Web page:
As a First District Court judge chambered in Sibley County, I have often been assigned to other courthouses when there is no court in Gaylord. For the first 15 years or so of my judicial career, I averaged three different courthouses every week! So, I had a lot of time to catch up on news and music while traveling to different courthouses many mornings a week!
One Monday morning, I was driving to court at Glencoe, in McLeod County, listening to The Morning Show on Public Radio (I still haven’t forgiven MPR for taking that show off the air!), when one of the hosts announced a request: A person named “Jim” had called in, saying he was driving to Court in Glencoe and asking for a song dedicated to him.
The host, Jim Ed Poole, said, “Boy, he must have done something really bad if he has to drive all the way to Glencoe to go to Court.” He went on to say that “Jim” was a musician – a drummer – and played an old Rock’n’Roll song for him: “Tell it to the Judge”.
As was typical in those days, I didn’t know which of the two calendars I would be hearing in Glencoe that day. I said to myself, “Please, let me have the arraignment calendar in McLeod today!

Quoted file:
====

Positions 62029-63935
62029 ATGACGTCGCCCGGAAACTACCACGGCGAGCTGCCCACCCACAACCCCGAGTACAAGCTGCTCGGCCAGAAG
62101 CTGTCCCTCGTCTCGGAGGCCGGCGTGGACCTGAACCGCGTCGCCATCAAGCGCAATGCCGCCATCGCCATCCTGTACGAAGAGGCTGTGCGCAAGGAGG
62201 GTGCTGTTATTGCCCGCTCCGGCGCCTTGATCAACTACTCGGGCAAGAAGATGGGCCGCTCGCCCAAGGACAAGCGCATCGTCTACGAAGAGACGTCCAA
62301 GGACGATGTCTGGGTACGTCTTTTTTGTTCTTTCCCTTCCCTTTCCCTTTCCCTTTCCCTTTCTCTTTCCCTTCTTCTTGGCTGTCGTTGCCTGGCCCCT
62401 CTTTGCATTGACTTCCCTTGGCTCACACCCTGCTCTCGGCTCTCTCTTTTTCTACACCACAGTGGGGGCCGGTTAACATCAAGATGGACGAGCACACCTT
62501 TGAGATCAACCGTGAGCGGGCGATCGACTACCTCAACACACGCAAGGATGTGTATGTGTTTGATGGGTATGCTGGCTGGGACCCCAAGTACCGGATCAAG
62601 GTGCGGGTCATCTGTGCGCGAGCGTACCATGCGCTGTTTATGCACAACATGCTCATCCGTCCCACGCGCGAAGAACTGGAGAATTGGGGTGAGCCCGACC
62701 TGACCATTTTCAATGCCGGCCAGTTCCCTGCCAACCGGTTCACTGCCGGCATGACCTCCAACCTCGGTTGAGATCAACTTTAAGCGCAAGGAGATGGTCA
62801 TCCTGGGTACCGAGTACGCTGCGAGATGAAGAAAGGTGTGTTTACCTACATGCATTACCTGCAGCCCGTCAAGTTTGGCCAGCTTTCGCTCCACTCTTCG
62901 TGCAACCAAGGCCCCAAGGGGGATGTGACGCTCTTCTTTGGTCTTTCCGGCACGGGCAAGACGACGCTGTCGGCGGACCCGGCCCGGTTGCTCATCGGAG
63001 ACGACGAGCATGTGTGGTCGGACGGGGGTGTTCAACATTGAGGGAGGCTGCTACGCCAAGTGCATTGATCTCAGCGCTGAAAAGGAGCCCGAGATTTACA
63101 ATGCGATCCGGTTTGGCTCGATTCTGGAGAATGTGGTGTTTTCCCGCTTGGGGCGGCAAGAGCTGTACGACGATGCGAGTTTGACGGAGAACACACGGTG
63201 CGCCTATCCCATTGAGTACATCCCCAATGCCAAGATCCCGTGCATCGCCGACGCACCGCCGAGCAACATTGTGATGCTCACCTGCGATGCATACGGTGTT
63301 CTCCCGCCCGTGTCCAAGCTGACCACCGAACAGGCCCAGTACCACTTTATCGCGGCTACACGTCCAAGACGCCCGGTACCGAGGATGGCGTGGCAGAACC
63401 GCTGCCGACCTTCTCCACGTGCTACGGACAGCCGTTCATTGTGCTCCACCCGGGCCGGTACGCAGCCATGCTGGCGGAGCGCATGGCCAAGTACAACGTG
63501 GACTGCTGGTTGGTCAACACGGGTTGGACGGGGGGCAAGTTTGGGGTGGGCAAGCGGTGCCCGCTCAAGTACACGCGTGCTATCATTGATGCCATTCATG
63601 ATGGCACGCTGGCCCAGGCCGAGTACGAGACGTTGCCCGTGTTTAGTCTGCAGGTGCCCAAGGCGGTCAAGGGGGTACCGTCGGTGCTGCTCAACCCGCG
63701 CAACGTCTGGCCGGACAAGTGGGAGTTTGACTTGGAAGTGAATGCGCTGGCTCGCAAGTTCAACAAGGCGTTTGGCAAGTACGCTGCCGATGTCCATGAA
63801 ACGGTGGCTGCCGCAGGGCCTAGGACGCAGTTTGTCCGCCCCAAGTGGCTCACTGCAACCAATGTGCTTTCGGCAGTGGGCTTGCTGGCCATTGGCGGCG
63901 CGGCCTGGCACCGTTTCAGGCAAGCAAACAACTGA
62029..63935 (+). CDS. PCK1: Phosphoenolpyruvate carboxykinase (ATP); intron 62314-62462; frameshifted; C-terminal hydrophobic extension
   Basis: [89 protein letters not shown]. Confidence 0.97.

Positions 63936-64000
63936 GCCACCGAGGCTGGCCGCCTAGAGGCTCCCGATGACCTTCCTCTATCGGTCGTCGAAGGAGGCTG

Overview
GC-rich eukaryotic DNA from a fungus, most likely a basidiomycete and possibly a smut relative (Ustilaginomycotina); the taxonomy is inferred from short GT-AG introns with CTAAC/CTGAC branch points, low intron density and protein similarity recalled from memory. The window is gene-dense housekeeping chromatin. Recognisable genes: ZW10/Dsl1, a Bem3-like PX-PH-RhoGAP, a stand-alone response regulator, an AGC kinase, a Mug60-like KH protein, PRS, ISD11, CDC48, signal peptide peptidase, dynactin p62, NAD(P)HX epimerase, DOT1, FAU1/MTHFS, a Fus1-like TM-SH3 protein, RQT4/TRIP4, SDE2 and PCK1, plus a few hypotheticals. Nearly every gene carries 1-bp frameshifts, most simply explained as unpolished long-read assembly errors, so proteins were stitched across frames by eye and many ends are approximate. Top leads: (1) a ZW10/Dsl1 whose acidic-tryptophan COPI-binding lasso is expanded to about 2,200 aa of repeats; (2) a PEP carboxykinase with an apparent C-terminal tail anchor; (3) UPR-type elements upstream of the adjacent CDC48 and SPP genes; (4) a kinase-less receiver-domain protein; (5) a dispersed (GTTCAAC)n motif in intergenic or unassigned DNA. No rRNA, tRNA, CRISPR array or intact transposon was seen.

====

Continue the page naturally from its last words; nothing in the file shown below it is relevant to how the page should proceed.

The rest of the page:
It turned out that I did. I scanned the list of persons who were scheduled to appear before me, and found that there were two men named James on the list. The very last person called that morning was Jim.
He had been charged with two misdemeanors, if a recall correctly: underage consumption of alcohol and possession of a small amount of marijuana. He pled guilty to both and I must confess, I gave him a little break on the fines.
I then said, “I’ll bet you’re a musician, aren’t you?”
“How did you know that?”
“And, I’ll be you play the drums.”
“How did you know that???”
“And, I’ll be you made a request on Public Radio this morning….”
“Ah! That’s how you know that!”
I gave him a few more parting words about staying out of trouble, and sent him out to pay his fines. I hope that’s the last time he had to appear in court!
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Next week: Sorry Doesn’t Make It Better